Tag: Arxis

The Master of Science in Finance – Quantitative Track (MSFQ) students from Olin Business School trekked to Boston and New York in October to visit some of the top investment firms in the industry. The trip was organized by the Weston Career Center (WCC). During these company visits, the students got a chance to meet with experienced professionals working in the complicated world of finance powered by quant analysis and algorithms.

Day 1 – Boston:


We gathered in the lobby of Wellington Management–a firm with nearly $1 trillion of client assets under management. The most interesting thing about the firm was that it is organized as a collection of teams and a spirit of entrepreneurship is encouraged within teams.

The most important advice the students received from the speakers was to choose and specialize in any one of the asset classes early in their career instead of trying to be a generalist.

It is easier to apply skills mastered to other asset classes later.

numeric-presentationThe next stop was Numeric Investors, part of the Man Group. Numeric follows a bottom-up and very systematic quant approach in investing, but based on fundamentals. Numeric also has a special day each year when employees work on whatever they like for one day and deliver the results. In the past, employees have come up with innovative outcomes like applying machine learning to quant trading.

fidelity-logoOur day in Boston ended with a visit to Fidelity Investments. The students got a chance to meet with two MSFQ alumni working here, Michelle Hoerber, MSFQ’14 and Chloe Sun, MSFQ’15. After a detailed explanation of what Fidelity does, the alumni discussed their stories about how they chose Fidelity. The students connected well with the alumni, as they saw them as individuals who were recently in their shoes, but clearly successful now. After the long day in Boston, the group boarded a train to New York City, excited to meet the firms there.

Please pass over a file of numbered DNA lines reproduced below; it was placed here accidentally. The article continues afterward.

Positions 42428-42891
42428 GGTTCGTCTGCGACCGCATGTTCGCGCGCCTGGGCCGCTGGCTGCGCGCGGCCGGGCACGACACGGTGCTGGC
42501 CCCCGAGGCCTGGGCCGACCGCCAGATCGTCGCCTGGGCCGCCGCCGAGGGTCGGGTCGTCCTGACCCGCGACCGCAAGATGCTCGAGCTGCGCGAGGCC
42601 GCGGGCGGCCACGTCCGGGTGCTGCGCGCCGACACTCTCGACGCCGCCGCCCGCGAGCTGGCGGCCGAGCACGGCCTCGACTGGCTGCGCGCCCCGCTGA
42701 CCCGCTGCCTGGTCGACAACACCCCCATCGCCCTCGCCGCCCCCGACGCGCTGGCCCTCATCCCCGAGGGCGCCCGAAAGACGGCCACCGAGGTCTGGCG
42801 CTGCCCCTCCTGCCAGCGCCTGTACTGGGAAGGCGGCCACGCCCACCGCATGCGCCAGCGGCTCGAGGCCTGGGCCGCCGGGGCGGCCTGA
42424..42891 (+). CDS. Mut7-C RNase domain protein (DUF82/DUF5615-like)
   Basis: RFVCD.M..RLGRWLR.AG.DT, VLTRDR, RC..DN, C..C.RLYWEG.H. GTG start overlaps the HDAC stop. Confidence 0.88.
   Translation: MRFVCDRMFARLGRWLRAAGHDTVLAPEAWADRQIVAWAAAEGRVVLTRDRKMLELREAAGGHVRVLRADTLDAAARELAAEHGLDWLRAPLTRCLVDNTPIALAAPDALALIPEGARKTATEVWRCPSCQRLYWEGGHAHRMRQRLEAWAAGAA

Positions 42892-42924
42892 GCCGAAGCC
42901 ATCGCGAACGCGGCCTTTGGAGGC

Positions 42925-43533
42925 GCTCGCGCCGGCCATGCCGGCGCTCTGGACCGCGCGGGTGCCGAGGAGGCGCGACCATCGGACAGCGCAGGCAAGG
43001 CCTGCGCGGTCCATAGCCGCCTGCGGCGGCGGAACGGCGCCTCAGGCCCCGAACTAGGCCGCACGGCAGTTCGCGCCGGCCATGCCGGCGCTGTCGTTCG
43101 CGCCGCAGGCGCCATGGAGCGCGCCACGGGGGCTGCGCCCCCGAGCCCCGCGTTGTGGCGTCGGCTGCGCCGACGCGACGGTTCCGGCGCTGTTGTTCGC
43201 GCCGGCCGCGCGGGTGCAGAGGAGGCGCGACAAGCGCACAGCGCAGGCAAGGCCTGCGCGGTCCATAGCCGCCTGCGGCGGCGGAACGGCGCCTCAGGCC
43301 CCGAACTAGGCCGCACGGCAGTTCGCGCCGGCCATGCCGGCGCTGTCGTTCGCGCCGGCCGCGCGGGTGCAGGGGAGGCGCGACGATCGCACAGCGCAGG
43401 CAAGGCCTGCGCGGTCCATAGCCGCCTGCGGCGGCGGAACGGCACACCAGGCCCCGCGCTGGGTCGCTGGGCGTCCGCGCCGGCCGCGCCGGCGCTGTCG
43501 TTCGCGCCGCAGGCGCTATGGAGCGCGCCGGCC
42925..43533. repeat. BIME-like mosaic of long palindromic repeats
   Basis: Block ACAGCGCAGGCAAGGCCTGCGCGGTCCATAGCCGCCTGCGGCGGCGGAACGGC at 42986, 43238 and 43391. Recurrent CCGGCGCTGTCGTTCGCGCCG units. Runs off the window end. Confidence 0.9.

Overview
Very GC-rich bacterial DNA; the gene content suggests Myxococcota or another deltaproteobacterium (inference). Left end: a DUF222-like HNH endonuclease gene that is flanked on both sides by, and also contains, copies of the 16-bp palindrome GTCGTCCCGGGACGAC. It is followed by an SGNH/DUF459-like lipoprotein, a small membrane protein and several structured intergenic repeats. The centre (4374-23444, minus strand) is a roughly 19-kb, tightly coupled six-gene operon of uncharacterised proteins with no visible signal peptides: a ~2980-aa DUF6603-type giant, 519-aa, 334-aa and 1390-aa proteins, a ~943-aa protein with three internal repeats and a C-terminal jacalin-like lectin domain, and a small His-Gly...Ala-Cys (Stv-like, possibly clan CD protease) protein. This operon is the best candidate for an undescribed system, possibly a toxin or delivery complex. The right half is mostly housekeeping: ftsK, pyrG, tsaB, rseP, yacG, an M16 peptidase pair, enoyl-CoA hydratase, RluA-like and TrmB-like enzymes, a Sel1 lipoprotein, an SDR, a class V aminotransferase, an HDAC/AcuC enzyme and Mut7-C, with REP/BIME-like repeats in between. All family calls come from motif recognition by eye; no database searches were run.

Day 2 – New York City

arxis-groupThe first stop in New York was Arxis Capital, an electronic market making firm. Everything at Arxis centered around having the latest cutting-edge technology. For Arxis, speed is the name of the game. The team took pride in the fact that their algorithms are capable of matching orders in a mere 10 to 15 microseconds! It is achieved by gathering market news from all the venues, building consolidated order books, and then generating trade signals. The value proposition includes tightening spreads, aiding price discovery, and reducing liquidity risk by providing liquidity. It was exciting to observe the trading floor in action!

highbridge-board-room-viewHighbridge Capital Management was the next stop. The group was taken to Highbridge’s
conference room on the 33rd floor with beautiful view of Central Park. The students interacted with the statistical arbitrage team of the firm. The team provided deep insight into what goes into making statistical arbitrage work. They made sure the students got a feel for the city, not just by giving them insights of the finance industry in the city, but by arranging a delectable New York-style pizza lunch for the group.

de-shaw-logoThe last visit of the trek was exciting. This firm has been described by Fortune magazine as the most intriguing and mysterious force on Wall Street. The firm was D.E. Shaw & Company. The students were quick to notice that employees at the firm were dressed in smart casual attire as opposed to formal clothing. The firm employs highly quantitative strategies which are based on core strategies, like maintaining a good Sharpe Ratio and very low correlations. The core belief of the firm is that the markets are efficient over long periods of time but the opportunities arise in short term anomalies. The visit ended with a long and interesting Q&A session.

The two-day trek helped students see the industry up close. The most important takeaways from the trek were:

  • Keep mathematical models simple and understandable.
  • Have faith in your models but do not fall in love with them. It has to be accepted that models can fail.
  • It is not enough to just extrapolate from the past. It is important to be creative.
  • Be relentless and never get bored of working with large data.
  • It’s not just math; presentation skills matter!

Guest Blogger: Nishant Vaishampayan (MSFQ 2017)